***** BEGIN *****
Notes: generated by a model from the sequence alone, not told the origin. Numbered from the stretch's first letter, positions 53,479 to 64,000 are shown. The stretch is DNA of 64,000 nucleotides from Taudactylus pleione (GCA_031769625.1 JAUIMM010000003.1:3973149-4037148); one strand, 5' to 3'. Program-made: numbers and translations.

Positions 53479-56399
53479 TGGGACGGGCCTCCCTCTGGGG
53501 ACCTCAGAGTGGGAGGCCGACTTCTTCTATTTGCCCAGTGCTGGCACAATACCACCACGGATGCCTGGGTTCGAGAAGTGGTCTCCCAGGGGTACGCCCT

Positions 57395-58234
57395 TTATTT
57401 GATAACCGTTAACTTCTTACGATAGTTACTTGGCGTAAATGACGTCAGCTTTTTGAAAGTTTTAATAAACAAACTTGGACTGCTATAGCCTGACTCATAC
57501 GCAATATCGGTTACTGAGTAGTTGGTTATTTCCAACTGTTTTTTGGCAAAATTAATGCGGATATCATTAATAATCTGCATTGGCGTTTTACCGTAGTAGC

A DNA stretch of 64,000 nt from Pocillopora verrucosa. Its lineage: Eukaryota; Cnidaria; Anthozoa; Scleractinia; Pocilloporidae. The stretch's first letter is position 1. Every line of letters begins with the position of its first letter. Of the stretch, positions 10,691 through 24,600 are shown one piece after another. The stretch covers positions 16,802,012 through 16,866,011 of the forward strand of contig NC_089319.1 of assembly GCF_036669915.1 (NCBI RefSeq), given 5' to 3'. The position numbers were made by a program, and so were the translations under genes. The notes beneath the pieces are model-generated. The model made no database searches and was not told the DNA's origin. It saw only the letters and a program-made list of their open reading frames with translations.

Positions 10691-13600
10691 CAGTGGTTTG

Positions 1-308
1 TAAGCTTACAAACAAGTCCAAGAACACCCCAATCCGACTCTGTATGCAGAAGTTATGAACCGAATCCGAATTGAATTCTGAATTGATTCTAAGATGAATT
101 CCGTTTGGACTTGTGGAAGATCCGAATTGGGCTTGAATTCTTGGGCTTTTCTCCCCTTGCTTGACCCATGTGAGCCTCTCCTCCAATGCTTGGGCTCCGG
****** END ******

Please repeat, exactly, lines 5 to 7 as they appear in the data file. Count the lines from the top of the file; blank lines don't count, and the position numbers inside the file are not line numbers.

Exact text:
Positions 57395-58234
57395 TTATTT
57401 GATAACCGTTAACTTCTTACGATAGTTACTTGGCGTAAATGACGTCAGCTTTTTGAAAGTTTTAATAAACAAACTTGGACTGCTATAGCCTGACTCATAC